During my conversation with Earl Bell regarding GIS system services, he shared with me some information about his background and his impressive effort in producing maps for the Sayulita area.
- Can you tell us about your background and how you became interested in geographic information system (GIS) services?
I got a bachelor’s degree in Geography from Texas Tech and then became a contractor for the military doing natural resource management projects in New Mexico. I learned GIS while working on an erosion survey for the military. Being a very visual person, I fell in love with the technology. I later became the tribal geographer for the Mescalero Apache Tribe and then started a GIS consulting and mapping business.
- What is the difference between geographic information systems (GIS) and cartography?
Cartography creates a graphic representation of a geographic area or a map. GIS contains data that can be used to store and retrieve information used for analysis. Cartography can’t analyze information.
- How do you approach a new GIS mapping project? Can you walk us through your process?
The first step is to gather existing data for the project area. After you have determined what data already exist, you can then determine what additional data needs to be collected and what methods need to be used to collect the data. The next step is collecting the data. Lastly, a map is made that normally illustrates a problem and a proposed solution.
- What role do maps play in society, and how do you think they shape our understanding of the world?
Maps are essential because they communicate geographic information in simple way. By visually representing relationships between societies and their surroundings, maps help us solve many problems, from how to best use our resources to how to get from point a to point b.
- How do you use GIS technology to enhance your mapping work, and what specific tools or software do you typically use?
GIS enhances mapping by having the ability to retrieve data used for map production. For instance, road names are stored in a database that can label roads automatically with the data stored in the database.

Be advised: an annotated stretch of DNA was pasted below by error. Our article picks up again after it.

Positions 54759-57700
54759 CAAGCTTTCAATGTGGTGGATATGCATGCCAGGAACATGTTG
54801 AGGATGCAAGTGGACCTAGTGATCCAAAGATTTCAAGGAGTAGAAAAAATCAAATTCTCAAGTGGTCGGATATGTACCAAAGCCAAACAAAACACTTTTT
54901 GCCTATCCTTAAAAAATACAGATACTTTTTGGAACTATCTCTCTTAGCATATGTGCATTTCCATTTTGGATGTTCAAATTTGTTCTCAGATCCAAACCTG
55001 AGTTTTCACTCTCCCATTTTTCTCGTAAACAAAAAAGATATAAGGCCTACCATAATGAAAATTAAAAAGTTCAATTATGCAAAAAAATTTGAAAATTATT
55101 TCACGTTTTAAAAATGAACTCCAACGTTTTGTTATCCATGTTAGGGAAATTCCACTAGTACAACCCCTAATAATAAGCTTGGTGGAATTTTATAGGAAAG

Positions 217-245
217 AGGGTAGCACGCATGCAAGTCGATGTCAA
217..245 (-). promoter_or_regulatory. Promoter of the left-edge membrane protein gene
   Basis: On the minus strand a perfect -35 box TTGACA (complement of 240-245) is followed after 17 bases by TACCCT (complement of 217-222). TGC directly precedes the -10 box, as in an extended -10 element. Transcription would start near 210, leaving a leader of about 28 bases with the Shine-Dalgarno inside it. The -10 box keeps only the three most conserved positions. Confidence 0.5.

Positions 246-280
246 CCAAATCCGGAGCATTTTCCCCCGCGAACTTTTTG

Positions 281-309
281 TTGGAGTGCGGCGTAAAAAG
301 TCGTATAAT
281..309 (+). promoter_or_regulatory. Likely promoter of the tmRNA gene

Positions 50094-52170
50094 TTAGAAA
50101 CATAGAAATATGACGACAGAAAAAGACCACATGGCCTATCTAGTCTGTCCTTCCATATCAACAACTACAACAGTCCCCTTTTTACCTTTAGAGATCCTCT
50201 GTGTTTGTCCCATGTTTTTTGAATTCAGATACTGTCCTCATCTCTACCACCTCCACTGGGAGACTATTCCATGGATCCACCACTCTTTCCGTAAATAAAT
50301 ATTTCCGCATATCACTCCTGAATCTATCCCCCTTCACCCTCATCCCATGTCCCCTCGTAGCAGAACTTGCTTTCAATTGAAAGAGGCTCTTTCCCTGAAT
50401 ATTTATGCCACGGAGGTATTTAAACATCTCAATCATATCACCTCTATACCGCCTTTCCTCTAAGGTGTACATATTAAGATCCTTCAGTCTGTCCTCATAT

I use various GPS devices, most commonly mapping apps on my phone. If a project requires high accuracy, I use special GPS devices. ESRI makes the various GIS software packages that I use.
- How do you ensure the accuracy of your GIS maps, and what steps do you take to verify your data sources?
For this trail mapping project, I used crowdsourced data to determine where the trails were, then I went out and hiked and mapped the trails to ensure they were accurate. Field visits are important for assuring the accuracy of your data. I also downloaded the road data and used the crowdsource data to check accuracy. Peer review is an important way to make sure your data is correct.
- Can you share a little bit about how you went about creating the maps in Sayulita?
Last year when I came to Sayulita, I was learning new GIS software and needed to collect data to make a map. I love to hike, so I decided to map the trails north of town. Before I came back this year, I was reading about trails on the Sayulita Life website and thought it would be fun to make maps of the trail descriptions on your website.
A big thank you to Thank Earl Bell for all the hard work he put into creating these remarkable maps, head over to https://www.sayulitalife.com/sayulita-hiking-maps to check them out.